- Lawyers for former Trump campaign boss Paul Manafort and members of special counsel Robert Mueller's team meet in federal court, after Mueller accused Manafort of lying to investigators in a breach of his plea deal.
- In a heavily redacted court filing Friday, Mueller laid out five lies Manafort is alleged to have told after he signed the plea agreement.
- Manafort's sentencing date is scheduled for March 5.
Lawyers for Paul Manafort, former campaign chairman for President Donald Trump, said on Tuesday they are receiving more information from special counsel Robert Mueller's team about the lies Manafort allegedly told investigators.
That could prompt Manafort's lawyers to drop their challenge to Mueller's claim from late November that Manafort broke the terms of his plea deal by lying, journalists reported from the Washington, D.C., federal courtroom.
At the time Mueller first made that claim, the defense attorneys argued that Manafort had been truthful. But Manafort's lawyers could not repeat that assertion to Judge Amy Berman Jackson on Tuesday afternoon.
Manafort's legal team will decide whether to commit to that challenge in a court filing to the judge due Jan. 7. A pre-sentence hearing has been tentatively set for Jan. 25, and Manafort's sentencing date is scheduled for March 5.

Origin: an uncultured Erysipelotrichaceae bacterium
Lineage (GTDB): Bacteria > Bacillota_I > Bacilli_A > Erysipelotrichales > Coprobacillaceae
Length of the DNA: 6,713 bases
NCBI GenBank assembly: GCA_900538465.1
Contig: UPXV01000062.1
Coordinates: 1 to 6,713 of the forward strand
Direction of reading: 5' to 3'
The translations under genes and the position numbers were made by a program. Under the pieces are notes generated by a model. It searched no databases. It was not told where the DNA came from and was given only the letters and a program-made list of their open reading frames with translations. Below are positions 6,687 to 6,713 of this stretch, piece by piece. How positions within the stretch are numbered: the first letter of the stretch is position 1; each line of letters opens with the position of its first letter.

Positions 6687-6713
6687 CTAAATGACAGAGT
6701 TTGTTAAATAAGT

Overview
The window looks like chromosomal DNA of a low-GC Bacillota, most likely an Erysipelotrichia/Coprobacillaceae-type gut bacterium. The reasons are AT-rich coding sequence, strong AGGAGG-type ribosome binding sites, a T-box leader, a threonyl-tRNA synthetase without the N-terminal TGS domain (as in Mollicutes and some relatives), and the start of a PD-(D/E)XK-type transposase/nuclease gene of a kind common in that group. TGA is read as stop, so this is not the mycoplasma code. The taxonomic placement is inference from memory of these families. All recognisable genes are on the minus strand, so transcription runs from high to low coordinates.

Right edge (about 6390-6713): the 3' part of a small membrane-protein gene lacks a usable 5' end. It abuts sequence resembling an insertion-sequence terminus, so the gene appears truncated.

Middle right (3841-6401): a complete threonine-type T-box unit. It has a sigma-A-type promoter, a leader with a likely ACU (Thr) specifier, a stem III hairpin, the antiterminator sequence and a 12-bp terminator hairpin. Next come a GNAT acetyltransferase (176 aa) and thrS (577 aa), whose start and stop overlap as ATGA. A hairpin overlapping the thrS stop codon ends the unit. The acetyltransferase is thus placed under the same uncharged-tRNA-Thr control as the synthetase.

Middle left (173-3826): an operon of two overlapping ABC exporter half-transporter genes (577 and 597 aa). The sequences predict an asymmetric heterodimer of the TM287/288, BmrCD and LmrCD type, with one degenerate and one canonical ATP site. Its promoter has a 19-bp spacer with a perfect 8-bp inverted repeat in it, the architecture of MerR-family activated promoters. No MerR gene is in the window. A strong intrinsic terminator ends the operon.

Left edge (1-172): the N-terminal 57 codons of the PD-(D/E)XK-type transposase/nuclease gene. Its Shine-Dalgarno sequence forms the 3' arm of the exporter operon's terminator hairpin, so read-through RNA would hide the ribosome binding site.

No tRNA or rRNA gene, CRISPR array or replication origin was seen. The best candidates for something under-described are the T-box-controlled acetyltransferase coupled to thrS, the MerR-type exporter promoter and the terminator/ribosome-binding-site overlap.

Manafort was found guilty in August on eight criminal counts lodged by Mueller in Virginia federal court. On the eve of a second trial in D.C. district court a month later, Manafort pleaded guilty to conspiracy charges related to his work for a pro-Russia political party in Ukraine. That consulting work began years before he joined the Trump campaign.
But Mueller rescinded the plea deal in late November, announcing in a joint court filing that Manafort committed "crimes and lies" after signing the deal.
Mueller in a court filing Friday offered some details about the lies Manafort allegedly told, though much of the information was redacted. The special counsel added in that document that "if the defendant contends the government has not acted in good faith, the government is available to prove the false statements at a hearing."
They said the lies were related to Manafort's contacts with individuals in the Trump administration, contacts with suspected Russian spy Konstantin Kilimnik, and inconsistent information he told Justice Department investigators in another district, among others.
Judge Amy Berman Jackson on Monday granted a request from Manafort's legal team to move up the hearing, which was originally scheduled for Wednesday morning. The court appearance was ordered "in lieu of" a written response to Mueller's allegations. NBC News, however, reported Monday that those lawyers are still preparing to file a written submission this week.
Manafort is currently in jail in Alexandria, Virginia. He waived his right to appear at the courthouse Tuesday afternoon, citing "the time involved in having the U.S. Marshal Service transport me to and from the courthouse."